Introduction Radiofrequency ablation (RFA) has been successfully utilised in the management of colorectal hepatic metastases and has also been used in the context of colorectal pulmonary metastases (CRPM). The aim was to systematically review the evidence and to assess the safety and efficacy of ablative techniques in the management of CRPM.
Method A literature search was performed using PubMed, Embase, Cochrane Library, CINAHL and Google scholar databases to identify studies, which analysed ablative techniques and its efficacy in the management of CRPM. The primary outcomes of interest were overall survival and progression free survival. The secondary outcome measure was complication rates.
Results 7 studies were included in the review with a total of 553 patients and all of which used RFA for ablation. Mortality from ablation was <1% with overall survival ranging from 31–67 months. 1, 2 and 3 year survival ranges of 79–91%, 56–72% and 35–65% respectively. Local progression following ablation ranged from 9–22%. Major complication rates were noted in 1–8% of patients with minor complications ranging between 7–33%. 25% of patients required chest drain insertion post procedure.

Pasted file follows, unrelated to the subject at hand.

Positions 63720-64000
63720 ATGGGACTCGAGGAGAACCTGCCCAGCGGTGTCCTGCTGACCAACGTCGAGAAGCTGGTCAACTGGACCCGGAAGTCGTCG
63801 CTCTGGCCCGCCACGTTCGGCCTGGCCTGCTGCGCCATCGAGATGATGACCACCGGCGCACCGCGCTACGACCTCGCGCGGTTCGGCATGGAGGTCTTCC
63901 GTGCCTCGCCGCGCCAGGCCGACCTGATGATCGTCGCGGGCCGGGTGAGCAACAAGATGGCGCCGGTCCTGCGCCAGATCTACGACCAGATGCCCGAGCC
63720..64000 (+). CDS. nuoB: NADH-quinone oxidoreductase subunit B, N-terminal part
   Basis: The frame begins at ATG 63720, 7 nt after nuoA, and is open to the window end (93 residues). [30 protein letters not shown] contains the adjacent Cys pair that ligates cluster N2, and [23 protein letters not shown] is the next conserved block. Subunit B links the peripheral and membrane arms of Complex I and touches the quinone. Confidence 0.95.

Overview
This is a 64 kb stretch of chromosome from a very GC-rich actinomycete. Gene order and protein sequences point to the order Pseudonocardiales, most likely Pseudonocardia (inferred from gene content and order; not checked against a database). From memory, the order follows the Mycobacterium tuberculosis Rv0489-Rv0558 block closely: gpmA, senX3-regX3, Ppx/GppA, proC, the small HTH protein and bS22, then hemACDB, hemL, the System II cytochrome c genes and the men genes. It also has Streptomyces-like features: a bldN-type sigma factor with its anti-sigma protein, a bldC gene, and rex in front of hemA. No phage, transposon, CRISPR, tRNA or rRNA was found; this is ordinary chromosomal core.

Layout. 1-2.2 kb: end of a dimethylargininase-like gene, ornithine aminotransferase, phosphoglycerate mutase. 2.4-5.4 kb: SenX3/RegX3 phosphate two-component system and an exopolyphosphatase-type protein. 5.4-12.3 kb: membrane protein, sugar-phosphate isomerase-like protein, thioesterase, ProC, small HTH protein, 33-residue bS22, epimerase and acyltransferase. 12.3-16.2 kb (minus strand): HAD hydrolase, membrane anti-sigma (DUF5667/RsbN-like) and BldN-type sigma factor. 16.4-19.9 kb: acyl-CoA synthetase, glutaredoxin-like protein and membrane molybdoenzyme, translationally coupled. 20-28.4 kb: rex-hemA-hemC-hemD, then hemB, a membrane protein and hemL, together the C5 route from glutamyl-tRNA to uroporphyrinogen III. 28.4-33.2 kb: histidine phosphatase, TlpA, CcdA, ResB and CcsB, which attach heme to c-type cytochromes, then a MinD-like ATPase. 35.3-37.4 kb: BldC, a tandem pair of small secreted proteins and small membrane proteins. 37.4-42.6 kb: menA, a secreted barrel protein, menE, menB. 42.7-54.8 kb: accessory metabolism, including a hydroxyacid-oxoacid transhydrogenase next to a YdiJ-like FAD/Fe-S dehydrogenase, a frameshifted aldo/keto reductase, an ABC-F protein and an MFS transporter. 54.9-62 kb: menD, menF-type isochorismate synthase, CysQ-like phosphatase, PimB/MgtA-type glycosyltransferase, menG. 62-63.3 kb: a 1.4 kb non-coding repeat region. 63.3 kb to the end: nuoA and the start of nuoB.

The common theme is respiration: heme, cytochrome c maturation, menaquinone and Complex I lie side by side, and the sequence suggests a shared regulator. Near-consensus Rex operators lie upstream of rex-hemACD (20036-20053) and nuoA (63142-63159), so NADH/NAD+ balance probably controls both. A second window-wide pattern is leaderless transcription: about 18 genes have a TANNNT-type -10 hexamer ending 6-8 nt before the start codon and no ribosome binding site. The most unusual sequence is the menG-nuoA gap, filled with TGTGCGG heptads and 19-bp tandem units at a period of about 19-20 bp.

Conclusion This is the first paper to systematically review the use of RFA specifically for CRPM. This review provides evidence that RFA is a safe and effective technique for the management of CRPM. However in the absence of large randomised controlled trials it is unclear where RFA should sit in the treatment algorithm for patients with pulmonary metastases from colorectal primaries.
Disclosure of interest None Declared.